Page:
The WordPress WP-Super-Cache cache plugin doesn’t minify HTML cache files, which I find a disadvantage. Knowing minify libraries, I went looking for an existing solution (why reinvent the wheel?), and found one: WPSCMin. Read on …
Why the need to minify HTML cache files?
Minifying cache files is important in my opinion, because smaller minified files are downloaded faster. And minifying is what WPSCmin does.
JSMinPlus.php file, causing PHP errors. I found the mattheu/MinQueue WordPress Plugin does ship with a minify library containing JSMinPlus.php. It is in the
PHP-Minify-Lib directory, and I chose to try that one instead.
Tip: Tips to Speed Up WordPress, serve gzip comressed static HTML files generated by WP-Super-Cache & Cache Enabler!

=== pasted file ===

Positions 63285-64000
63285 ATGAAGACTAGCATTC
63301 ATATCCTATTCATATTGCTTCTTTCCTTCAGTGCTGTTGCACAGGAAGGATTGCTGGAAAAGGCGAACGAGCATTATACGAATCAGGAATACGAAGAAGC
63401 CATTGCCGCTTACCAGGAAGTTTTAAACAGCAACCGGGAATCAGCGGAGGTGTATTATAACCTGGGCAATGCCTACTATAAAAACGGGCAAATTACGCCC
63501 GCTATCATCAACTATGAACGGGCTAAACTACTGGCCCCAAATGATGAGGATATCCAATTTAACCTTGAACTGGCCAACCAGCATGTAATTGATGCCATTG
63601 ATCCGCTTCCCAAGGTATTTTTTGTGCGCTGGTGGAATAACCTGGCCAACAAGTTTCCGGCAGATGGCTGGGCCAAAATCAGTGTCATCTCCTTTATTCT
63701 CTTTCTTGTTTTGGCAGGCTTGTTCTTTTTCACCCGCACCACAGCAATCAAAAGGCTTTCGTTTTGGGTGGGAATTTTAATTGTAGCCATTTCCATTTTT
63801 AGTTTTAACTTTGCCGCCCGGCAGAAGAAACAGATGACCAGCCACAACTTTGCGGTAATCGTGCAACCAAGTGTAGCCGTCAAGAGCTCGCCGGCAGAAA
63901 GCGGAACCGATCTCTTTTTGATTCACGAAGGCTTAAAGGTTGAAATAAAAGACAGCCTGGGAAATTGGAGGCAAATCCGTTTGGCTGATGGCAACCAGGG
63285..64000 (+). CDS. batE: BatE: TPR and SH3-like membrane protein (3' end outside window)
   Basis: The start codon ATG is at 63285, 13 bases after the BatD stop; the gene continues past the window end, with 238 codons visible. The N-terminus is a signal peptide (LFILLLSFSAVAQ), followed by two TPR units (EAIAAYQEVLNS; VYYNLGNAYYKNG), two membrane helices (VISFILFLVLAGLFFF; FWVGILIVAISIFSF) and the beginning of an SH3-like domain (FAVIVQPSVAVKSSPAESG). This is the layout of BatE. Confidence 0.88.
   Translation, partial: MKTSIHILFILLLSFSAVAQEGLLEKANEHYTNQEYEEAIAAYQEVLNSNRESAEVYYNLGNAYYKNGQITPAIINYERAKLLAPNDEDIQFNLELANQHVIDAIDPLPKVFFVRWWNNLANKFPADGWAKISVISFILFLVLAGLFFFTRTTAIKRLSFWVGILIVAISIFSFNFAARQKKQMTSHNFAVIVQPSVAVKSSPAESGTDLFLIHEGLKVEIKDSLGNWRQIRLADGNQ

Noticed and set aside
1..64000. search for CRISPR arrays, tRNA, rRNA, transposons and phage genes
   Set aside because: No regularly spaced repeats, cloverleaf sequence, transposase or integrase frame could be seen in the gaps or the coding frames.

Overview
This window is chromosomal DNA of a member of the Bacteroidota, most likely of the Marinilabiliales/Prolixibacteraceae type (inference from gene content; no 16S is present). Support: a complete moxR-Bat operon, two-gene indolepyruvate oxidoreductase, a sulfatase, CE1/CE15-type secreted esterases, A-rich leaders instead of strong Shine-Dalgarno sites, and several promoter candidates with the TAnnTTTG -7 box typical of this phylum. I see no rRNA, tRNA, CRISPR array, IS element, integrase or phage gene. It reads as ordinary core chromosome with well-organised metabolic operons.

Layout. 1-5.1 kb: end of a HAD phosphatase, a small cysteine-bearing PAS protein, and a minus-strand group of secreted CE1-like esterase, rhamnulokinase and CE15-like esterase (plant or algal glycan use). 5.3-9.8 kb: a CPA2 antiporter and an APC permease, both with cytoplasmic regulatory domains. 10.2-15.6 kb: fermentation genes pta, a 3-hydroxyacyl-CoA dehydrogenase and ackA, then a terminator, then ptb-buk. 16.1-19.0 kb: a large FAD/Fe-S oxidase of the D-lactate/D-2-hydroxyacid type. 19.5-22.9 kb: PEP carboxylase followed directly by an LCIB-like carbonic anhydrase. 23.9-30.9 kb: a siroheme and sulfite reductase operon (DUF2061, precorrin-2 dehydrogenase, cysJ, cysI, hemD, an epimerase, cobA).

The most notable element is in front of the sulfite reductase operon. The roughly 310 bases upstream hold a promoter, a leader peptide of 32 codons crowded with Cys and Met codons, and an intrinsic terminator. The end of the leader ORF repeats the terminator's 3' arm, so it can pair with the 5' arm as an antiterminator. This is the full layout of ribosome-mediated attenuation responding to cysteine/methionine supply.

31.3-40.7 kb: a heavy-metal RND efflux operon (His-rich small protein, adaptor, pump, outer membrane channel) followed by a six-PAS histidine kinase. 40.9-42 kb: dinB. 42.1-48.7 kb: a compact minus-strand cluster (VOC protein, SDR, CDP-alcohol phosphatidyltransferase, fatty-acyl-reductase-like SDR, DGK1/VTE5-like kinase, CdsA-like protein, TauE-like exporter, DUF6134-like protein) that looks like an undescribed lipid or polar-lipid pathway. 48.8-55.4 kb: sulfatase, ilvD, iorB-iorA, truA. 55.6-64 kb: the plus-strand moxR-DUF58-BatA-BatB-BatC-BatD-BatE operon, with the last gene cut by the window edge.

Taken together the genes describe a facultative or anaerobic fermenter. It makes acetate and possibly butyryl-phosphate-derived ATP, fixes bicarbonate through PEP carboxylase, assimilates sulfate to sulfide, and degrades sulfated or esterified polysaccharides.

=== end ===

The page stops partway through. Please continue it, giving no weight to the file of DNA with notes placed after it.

WPSCMin PHP code change
Since WPSCMin relies on mrclay/minify PHP library, you need to make a small code change if you use MinQueue’s PHP-Minify-Lib directory. In the file
wp-content/plugins/wp-super-cache/plugins/WPSCMin.php, replace all occurances of
or simply rename the PHP-Minify-Lib directory.
Update on mrclay/minify & WPSCMin
Joel of WPSCMin replied to my email (thanks!), and pointed me on the mrclay/minify releases: https://github.com/mrclay/minify/releases. The most recent release, which was in October 2014, still ships the required
JSMinPlus.php file. So, when adding WPSCMin as a plugin to WP-Super-Cache, be sure to check out the minify-releases, and not only the raw GitHub head as I did.